Replace “good light” by “fast internet connection”, and you have the promise of Coursera. Of course, that jibes well with the feelings that many skeptics have, who wonder why we need new technology to democratise education. As long as you’re lecturing to masses, where personal feedback is logistically impossible, doesn’t it suffice to have a well-stocked library?
The UK government is now all hot on pushing through a “British Bill of Rights”, which bears the same relation to what one ordinarily thinks of as a “Bill of Rights” as “Soviet realism” bears to realism, or “French letters” to letters: The emphasis is definitely on the “British”, rather than on the “Rights”. The goal is to limit rights (by preventing appeals to any authority above the UK parliament), rather than to expand or guarantee them. Anyway, Dominic Grieve, the now suddenly former Attorney General, who was fired along with all other opponents of this approach within the government, referred to it as
legal car crash with a built-in time delay.
If there is a time delay, then is it really a “car crash”? I’m having trouble picturing how this works, purely automotively. Perhaps this particular colourful expression would be better reserved for something that has more of a sudden and unexpected quality. And perhaps there is some other tired expression that a politician could trot out for a dangerous — perhaps even explosive — situation with a built-in time-delay fuse… Oh, I’m sure it will come to me…
For German self-deconstructing political clichés see here.
The title may suggest I’m talking about the gambling proclivities of investment banks, but actually I’m talking about the way the high street banks treat their customers.
Many years ago I got fascinated by the fact that my mother seemed to be able to spend many hours playing blackjack in casinos, and not lose anything. I calculated the expected returns on a blackjack hand played with optimal strategy (but without counting cards). It turned out that the expected returns on a $100 blackjack hand are something like -$0.04. That means that if you play 1000 hands, your chances of coming out ahead are about 49.4%. Ridiculously close. Furthermore, that is the result of all kinds of extra options that are given to the player, like splitting cards, which each allow the player to move the odds ever so slightly in their favour — but obviously, they’ve been precisely calculated to make sure the odds of winning don’t go over 50%, since that’s a tipping point for the casino. But it’s so close to even that she could play 1000 hands at $10 each, and lose only $4 on average, much less than the value of the free meals and other inducements offered by the casinos.
So why do they do it? Why do they give the players all these extra tools, like splitting cards, to shave fractions of a percent off the house advantage? I realised that it’s a matter of giving players enough rope to hang themselves with. Most of these extras are almost never beneficial to the player. Most players will use them incorrectly, thus increasing their losses while simultaneously acquiring a satisfying sense of control over their fate. Continue reading “Banks and casinos”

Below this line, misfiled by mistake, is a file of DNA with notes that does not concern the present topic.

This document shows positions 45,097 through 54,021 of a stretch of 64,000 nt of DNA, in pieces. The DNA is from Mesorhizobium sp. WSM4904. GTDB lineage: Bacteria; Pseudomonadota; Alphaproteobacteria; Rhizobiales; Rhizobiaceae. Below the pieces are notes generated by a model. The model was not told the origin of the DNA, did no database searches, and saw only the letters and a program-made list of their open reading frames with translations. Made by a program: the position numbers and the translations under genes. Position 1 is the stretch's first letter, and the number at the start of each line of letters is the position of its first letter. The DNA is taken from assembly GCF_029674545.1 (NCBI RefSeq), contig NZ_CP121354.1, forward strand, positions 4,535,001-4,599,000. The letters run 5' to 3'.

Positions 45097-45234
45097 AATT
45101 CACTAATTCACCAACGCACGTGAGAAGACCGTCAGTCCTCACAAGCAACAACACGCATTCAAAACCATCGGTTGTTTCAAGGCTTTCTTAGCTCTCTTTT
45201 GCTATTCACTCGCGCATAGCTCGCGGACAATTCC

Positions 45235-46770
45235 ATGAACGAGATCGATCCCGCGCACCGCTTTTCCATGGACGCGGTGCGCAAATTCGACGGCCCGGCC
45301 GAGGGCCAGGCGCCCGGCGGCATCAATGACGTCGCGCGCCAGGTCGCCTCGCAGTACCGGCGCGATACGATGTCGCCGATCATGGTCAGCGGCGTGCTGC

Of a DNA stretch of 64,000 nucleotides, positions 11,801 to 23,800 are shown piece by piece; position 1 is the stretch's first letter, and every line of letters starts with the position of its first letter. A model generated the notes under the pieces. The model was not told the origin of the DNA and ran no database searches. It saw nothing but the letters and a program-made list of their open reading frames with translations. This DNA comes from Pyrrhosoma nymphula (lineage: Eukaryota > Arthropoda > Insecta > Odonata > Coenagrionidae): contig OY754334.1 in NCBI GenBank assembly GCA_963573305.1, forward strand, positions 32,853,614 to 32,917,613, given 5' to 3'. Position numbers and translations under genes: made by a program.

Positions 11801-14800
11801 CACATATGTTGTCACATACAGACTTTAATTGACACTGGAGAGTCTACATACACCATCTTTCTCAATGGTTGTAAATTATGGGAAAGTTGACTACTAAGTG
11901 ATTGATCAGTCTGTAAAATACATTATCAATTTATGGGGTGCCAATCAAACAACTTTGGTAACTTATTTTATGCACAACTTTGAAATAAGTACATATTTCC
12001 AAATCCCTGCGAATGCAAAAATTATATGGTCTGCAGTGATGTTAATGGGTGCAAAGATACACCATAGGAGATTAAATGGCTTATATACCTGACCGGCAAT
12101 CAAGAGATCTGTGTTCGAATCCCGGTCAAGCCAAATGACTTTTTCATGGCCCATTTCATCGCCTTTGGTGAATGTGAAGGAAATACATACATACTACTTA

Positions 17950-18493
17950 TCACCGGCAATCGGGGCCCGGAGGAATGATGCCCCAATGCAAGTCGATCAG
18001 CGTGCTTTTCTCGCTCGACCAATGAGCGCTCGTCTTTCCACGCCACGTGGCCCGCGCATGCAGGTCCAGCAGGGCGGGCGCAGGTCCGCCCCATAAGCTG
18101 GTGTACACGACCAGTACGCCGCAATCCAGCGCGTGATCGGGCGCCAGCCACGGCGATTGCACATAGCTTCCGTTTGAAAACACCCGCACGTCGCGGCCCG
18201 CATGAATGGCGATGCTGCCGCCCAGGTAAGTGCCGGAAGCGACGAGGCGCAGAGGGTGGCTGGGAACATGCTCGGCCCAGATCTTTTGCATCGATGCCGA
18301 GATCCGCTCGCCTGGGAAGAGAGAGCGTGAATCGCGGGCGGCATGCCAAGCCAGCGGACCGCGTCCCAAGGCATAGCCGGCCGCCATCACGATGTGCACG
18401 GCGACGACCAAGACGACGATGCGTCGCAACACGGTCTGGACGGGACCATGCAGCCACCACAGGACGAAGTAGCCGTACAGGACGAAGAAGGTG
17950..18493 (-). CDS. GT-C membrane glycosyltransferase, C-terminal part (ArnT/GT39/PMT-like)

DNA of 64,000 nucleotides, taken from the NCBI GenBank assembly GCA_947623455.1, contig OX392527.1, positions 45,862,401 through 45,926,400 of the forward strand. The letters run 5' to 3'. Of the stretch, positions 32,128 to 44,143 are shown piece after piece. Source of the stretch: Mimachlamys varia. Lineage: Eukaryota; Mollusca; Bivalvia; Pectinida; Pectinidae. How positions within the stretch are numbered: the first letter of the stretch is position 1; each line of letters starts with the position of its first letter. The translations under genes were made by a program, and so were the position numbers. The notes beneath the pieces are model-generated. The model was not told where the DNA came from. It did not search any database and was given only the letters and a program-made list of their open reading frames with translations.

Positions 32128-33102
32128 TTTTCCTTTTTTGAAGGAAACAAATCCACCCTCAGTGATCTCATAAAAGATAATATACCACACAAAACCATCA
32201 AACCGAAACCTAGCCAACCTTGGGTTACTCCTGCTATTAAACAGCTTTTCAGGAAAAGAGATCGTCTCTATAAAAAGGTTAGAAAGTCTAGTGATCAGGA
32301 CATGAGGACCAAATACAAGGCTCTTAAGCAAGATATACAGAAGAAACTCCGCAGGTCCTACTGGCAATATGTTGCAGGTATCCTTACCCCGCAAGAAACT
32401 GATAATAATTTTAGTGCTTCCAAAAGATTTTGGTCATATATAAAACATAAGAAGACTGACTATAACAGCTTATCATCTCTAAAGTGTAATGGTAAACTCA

The newspapers are full of the new rules, requiring that electronic devices be powered up at the security checkpoint before entering flights to the US. Apparently, this is in response to information that terrorists may be hiding explosives in smart phones.
Now, I am fully aware of the limitations of the usual common-sense criticisms of anti-terror and anti-crime measures. Most criminals are not masterminds, and the same is true of suicide bombers. But here we’re not talking about a bunch of crackpots with big ideas and a truck full of fertiliser. The whole premise is that a master bomb designer is packaging a bomb powerful enough to bring down a plane into a Samsung smartphone. Surely, with modern miniaturisation, he can also design it to include a reasonable simulacrum of an Android home screen. Maybe he just won’t think of it, but unless the intelligence agencies have some very specific design specs for this device, it seems like they’re targeting a very narrow gap of stupidity: Smart enough to design an ingeniously concealed bomb, not smart enough to make it behave, at least superficially, like a smart phone. (“Why has the email app been removed and replaced by the “Blow Up the Plane” app?”)
(And one more thought: If the phone is designed to explode immediately upon being powered up, then the effect of this measure will just be to kill a few dozen people at the security check, which is probably an improvement, but hardly counts as a solid win for our side.)
I am reminded of my favourite bit of security theatre, from about 2006. Passing through security in Montreal, the man ahead of me had a bag filled with small cans and jars of what looked like Jamaican delicacies. Solid food is permitted on the plane, but liquids are forbidden. But these were in sealed tins, and obviously you couldn’t open them all. So the security agent did what any reasonable person would do: He read the labels to determine the contents and quantity. All the cans and jars were cleared to be taken on the flight.